We also look forward to gathering data for a customer database that over time will better position us to execute our CRM initiative and deliver a more targeted and personalized shopping experience. We're in the first inning of CRM capabilities with a lot to look forward to. In the meantime, we continue to leverage customer research to understand and serve our customer base. Second priority is having the broadest assortment of in-store decor at the lowest prices in the industry.

We carry a complete variety of styles under one roof that our customers can see, touch, and feel, and take home. Our unique ability to flex our assortment across styles resonated in fiscal 2018, as we saw double-digit growth in contemporary, modern farmhouse, and whimsical look that appeal to younger customers, who represent our fastest-growing demographic. This January, we launched our partnership with the popular Shanty 2 Chic, sister entrepreneurs, who helped us bring modern farmhouse concepts to life in our store. Our category reinventions also contributed to our 6.5% comp this year, through increased freshness in dining, tabletop, and back-to-campus, as well as elevated textiles and patio options.

As for patio, we're excited for fiscal 2019, as we enter our third straight reinvention year. Customers in our stores today will find extensive newness in both patio furniture and cushions, along with a seemingly endless assortment of functional, yet fun, garden decor. Our goal is to always win on price, and we're very pleased that we maintain strength in items under $10 and $25, as we lap last year's investment in low-priced inventory during Q3. We believe in addition to the trends and styles customers want, today's stores have the right mix of products and price points to continue inspiring shoppers in fiscal 2019.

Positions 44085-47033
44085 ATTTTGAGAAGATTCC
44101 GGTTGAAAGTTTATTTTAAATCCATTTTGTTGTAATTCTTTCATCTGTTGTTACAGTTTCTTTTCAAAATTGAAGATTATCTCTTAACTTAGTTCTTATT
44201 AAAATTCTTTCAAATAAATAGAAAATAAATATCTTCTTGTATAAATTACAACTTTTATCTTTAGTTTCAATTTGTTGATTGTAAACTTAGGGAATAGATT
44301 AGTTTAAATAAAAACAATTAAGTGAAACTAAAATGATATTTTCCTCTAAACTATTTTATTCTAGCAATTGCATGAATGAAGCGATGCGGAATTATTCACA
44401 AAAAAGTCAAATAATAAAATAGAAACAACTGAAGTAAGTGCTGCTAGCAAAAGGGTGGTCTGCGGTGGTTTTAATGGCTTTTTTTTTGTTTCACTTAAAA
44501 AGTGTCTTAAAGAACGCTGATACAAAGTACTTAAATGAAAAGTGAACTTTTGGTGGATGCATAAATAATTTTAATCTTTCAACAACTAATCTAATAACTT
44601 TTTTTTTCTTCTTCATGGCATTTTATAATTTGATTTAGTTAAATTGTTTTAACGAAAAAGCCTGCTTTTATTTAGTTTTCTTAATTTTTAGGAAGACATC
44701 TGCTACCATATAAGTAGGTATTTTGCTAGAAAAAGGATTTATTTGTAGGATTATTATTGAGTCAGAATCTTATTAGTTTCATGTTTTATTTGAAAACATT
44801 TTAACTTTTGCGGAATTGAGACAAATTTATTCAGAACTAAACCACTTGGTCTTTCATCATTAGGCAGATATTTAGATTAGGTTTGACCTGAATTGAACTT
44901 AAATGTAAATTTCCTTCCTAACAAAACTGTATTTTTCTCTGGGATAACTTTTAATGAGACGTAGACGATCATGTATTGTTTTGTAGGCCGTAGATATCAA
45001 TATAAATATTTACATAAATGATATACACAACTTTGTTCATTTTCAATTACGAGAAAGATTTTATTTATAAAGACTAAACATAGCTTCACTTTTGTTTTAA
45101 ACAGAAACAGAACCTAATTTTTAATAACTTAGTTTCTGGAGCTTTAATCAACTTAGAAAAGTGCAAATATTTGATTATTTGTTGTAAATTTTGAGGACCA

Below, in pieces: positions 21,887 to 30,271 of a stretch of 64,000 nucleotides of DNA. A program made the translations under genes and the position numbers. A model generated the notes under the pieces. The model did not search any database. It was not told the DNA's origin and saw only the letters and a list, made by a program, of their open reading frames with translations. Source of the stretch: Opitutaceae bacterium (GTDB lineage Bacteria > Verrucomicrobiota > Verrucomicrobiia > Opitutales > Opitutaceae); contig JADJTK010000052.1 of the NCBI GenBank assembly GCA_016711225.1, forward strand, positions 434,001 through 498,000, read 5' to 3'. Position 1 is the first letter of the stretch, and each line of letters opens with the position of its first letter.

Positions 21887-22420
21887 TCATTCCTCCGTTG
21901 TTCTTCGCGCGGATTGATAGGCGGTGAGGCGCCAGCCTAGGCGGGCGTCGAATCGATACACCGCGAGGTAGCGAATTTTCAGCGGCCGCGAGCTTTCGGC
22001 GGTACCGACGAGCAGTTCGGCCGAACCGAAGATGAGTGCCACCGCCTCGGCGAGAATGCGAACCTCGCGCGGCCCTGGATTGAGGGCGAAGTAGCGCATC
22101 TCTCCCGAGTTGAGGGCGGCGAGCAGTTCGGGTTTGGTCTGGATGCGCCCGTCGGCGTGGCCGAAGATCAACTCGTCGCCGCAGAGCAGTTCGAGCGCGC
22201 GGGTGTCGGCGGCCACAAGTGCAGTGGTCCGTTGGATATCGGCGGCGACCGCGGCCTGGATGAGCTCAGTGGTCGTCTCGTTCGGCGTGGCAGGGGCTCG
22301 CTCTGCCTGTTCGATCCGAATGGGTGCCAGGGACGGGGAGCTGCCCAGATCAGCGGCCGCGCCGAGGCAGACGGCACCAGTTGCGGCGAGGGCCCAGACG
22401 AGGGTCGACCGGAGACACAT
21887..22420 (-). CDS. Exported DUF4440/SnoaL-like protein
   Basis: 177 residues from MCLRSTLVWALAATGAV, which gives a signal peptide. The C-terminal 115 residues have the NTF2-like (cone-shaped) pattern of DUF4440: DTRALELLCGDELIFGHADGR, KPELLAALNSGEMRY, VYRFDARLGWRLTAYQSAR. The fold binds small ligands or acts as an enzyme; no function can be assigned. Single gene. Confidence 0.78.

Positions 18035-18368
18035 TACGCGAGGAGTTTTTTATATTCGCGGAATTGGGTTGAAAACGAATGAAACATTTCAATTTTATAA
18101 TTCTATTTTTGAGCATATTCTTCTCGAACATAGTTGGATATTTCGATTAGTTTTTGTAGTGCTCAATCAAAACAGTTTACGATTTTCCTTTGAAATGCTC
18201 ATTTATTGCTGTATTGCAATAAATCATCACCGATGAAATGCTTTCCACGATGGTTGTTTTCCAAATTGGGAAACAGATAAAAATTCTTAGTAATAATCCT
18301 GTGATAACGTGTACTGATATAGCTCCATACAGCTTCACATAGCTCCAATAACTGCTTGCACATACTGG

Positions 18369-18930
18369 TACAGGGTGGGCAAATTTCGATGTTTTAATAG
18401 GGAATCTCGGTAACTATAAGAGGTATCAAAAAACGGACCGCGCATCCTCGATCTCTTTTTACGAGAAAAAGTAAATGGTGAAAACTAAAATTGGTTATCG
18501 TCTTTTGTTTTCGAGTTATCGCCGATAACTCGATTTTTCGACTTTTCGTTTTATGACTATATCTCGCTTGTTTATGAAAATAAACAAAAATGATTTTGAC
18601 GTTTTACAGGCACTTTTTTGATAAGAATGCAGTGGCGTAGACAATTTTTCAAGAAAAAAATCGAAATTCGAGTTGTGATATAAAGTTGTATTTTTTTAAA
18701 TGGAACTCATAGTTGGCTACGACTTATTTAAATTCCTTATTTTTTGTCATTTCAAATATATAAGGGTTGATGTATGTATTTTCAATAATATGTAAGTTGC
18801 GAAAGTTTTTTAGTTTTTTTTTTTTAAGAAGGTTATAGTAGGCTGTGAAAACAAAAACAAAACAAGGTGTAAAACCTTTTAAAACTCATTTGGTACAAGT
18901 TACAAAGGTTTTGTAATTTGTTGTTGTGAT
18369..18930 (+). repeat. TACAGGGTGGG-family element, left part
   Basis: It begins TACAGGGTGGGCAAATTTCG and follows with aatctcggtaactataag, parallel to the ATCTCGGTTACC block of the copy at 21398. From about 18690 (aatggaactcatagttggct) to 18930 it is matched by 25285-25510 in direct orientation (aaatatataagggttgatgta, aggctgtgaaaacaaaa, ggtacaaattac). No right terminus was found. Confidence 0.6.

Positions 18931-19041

Next up, new-store expansion continues to be one of our most important strategic priorities. We believe that the mark of a great retailer is ability to drive growth from both new and existing stores simultaneously. Our fiscal 2018 class of new stores are not only the largest to date, but it was also the best-performing class ever from both a sales and profitability standpoint. We opened up 26 net new stores during the year, including seven ground-up builds, and five stores in the fourth quarter.

We demonstrated the portability of our concept through strong openings and new markets like Las Vegas, Nevada, Philadelphia, and Rogers, Arkansas, as well as existing markets like Washington, D.C., and Detroit. We began fiscal 2019 by celebrating our 150th store, which positions us at approximately only one-fourth of a long-term store potential. We're especially excited about opening our first stores in large markets like New York City, as well as smaller markets like Augusta, Georgia, and Evansville, Indiana. And, of course, we'll continue growing in existing markets like Dallas and Orlando.

Over the next five years new stores have exceeded our first-year expectation, and we've opened them at a 21% compounded annual rate, which is even faster than our long-term target. The confidence we have in our real estate strategy is evident by our plans to grow stores by another 21% this year. In fact, half of this year's new stores are either open or under construction today. Our current real estate pipeline is the deepest in our history, and we look forward to continued growth in the years ahead.